• 11
    comet
    Posted February 18, 2013 at 9:07 am | Permalink

    I said the 787 electrical architecture was built around the Li-ion battery, because without Li-ion, the whole architecture would have been a daft idea.

    There would be no point removing the engine bleed air and its ducting to save weight, only to add more weight with huge NiCad batteries. The 787′s electrical architecture only makes sense when used with Li-ion batteries. Now, it’s looking very much like it was a daft idea.

  • 12
    Theoddkiwi
    Posted February 18, 2013 at 9:39 am | Permalink

    I am pretty sure the much lower maintenance requirements of a bleedless system and the restrictive nature of flying with a degraded bleed system far out way the extra weight of a couple of extra nicads. Aircraft get grounded often due to failed or degraded bleed systems. Electrical power systems are generally the most reliable. Its incredibly rare for an aircraft to be flying on the RAT and standby power with the most common cause being fuel starvation rather than some significant electrical failure. Flying on Standby Power is nearly an impossibility on most modern aircraft. But Flying with limited or no bleed air is far for common place and more regular event.
    I still maintain that this Battery issue while dramatic with these two events, in the long term will not be as hard as people are making it out to overcome.

  • 13
    AngMoh
    Posted February 18, 2013 at 11:15 am | Permalink

    Theoddkiwi & Comet:
    I am of the same viewpoint as Theoddkiwi: switching to a NiCad battery should be trivial from a electrical standpoint – the 4 generators, APU and RAT should fly the plane under almost all conditions.
    However, looking at how stubborn Boeing is with insisting on LiIon, I am starting to wonder why this insistence. I am also puzzled about the statement from Boeing that LiIon is the only battery which can charge from 10% to 90% capacity in 75 minutes (this is from memory so the details could be different). Why is there a need to charge so much so fast?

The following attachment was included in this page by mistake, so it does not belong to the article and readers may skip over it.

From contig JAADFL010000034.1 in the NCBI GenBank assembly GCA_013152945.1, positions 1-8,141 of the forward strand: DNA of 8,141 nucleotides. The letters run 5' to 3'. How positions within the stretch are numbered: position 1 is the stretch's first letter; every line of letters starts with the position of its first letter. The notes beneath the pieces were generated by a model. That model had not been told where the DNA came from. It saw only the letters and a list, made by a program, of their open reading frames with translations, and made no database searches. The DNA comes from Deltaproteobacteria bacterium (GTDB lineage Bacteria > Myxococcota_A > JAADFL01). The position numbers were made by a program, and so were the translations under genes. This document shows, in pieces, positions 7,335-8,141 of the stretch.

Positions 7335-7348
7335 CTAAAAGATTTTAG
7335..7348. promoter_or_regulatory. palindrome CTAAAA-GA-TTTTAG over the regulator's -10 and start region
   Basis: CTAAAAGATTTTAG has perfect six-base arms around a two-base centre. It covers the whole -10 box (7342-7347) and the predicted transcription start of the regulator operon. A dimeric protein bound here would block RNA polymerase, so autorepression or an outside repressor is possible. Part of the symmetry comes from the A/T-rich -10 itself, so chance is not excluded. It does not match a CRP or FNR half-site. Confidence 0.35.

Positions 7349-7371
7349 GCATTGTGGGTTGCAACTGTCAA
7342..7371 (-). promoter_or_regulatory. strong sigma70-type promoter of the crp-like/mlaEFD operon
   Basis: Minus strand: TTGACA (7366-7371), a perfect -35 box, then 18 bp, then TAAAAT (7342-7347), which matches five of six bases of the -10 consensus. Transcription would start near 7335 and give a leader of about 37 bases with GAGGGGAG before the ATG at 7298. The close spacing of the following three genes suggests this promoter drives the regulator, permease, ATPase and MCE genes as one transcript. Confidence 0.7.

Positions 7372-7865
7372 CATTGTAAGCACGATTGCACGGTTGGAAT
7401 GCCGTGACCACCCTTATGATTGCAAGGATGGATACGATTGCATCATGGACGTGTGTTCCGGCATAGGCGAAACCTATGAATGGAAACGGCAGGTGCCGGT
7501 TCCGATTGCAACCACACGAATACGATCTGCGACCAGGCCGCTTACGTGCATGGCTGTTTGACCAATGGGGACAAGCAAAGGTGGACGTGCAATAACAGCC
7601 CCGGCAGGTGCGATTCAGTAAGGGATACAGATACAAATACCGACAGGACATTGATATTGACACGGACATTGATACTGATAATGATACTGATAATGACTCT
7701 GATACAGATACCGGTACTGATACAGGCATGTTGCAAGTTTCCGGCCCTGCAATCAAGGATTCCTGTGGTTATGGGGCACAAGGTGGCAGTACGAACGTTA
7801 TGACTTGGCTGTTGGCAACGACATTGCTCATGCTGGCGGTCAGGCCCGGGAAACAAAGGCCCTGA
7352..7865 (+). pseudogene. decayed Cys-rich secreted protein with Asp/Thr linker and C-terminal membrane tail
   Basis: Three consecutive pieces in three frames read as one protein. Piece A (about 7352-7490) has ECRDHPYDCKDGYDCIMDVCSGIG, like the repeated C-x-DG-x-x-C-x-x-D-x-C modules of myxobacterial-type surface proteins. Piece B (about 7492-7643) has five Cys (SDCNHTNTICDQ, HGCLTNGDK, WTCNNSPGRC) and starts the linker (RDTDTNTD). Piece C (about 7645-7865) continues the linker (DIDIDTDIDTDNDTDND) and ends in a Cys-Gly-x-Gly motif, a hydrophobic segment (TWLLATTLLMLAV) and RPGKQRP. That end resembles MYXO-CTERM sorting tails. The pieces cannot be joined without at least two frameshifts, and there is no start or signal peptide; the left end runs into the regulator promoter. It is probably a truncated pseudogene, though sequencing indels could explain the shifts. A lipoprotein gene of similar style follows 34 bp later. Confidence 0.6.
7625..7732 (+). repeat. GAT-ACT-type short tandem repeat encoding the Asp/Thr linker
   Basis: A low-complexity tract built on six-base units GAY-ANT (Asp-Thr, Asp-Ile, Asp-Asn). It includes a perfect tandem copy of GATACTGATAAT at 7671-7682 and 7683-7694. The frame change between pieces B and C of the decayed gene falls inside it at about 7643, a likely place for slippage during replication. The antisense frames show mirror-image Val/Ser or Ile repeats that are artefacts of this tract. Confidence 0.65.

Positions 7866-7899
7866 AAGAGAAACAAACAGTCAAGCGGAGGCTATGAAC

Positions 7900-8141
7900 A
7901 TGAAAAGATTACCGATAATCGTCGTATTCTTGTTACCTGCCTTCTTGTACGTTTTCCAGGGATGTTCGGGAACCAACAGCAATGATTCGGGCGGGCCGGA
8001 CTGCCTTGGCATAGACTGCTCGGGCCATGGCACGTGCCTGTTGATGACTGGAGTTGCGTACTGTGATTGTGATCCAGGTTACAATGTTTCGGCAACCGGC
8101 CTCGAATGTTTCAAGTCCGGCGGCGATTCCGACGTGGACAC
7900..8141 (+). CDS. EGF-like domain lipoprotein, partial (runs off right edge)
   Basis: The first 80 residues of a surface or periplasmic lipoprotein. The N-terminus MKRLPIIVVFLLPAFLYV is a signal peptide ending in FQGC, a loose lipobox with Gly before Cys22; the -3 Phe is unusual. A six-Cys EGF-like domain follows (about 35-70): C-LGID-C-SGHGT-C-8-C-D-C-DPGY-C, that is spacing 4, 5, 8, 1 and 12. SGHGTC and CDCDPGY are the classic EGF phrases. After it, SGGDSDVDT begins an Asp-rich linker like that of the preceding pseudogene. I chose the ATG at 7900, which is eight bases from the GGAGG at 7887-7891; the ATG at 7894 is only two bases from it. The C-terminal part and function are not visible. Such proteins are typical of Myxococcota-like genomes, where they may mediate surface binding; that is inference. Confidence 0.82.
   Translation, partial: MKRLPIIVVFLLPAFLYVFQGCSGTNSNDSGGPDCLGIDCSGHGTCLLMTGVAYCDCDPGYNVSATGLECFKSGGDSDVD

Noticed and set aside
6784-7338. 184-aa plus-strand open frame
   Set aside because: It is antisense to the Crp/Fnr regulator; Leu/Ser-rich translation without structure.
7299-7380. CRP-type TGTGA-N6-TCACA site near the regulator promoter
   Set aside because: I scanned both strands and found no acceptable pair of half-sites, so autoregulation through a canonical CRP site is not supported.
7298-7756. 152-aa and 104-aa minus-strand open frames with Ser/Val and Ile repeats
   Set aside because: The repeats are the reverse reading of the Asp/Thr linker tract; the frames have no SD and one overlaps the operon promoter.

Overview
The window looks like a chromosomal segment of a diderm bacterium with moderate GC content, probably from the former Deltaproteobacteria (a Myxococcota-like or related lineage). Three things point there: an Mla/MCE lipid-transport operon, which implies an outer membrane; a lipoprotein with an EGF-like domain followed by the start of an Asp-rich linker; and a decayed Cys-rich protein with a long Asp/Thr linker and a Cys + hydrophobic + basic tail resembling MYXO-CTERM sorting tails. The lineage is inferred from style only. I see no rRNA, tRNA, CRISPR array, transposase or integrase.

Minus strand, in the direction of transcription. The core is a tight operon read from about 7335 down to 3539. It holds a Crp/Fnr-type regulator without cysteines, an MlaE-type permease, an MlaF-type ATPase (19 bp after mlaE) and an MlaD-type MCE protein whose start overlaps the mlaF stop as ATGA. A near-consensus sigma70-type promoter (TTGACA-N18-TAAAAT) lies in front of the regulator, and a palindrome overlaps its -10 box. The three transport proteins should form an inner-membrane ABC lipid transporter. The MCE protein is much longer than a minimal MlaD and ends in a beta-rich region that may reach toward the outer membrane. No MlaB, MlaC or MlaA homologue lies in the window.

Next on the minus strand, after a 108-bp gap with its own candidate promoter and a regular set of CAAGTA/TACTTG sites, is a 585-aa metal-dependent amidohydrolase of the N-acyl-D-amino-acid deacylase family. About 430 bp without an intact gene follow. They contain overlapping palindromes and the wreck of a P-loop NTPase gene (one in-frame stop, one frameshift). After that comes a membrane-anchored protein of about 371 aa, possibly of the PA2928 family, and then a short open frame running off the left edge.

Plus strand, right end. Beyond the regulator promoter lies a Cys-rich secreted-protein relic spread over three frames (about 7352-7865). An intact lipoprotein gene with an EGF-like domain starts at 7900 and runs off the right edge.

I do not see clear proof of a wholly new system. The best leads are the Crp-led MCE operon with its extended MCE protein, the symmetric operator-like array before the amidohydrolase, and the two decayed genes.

I am coming to the conclusion that the LiIon batteries are integral to ensuring the power stability on the 787. The 4 generators have sufficient capacity, but their dynamic response is relatively slow (its probably 100s of milliseconds when microseconds are needed). For example, when an electrical power system activates, there is an instantaneous increase in load, potentially made worse if it is an electric motor with a large inrush current. However, the requirement for stability of the electrical power bus might be very strict. If you have a microgrid (and the 787 is a 2MW microgrid), stability is always a challenge and the easiest way to make a microgrid more stable is to add fast energy storage. Main candidates today are flywheels, supercapacitors or batteries. If the LiIon batteries are really used in this way, substituting them will be a major issue – a NiCad battery has a completely different dynamic response – but fixing the problem could also be a huge headache. It also explains why test flights are needed and why the electrical system as a whole is under scrutiny.
    For reference, I found another article promoting supercapacitors, but one of the examples stated is that Airbus rejected an DLR electrical nosewheel design due to the fact that the design required a LiIon battery to manage load variations.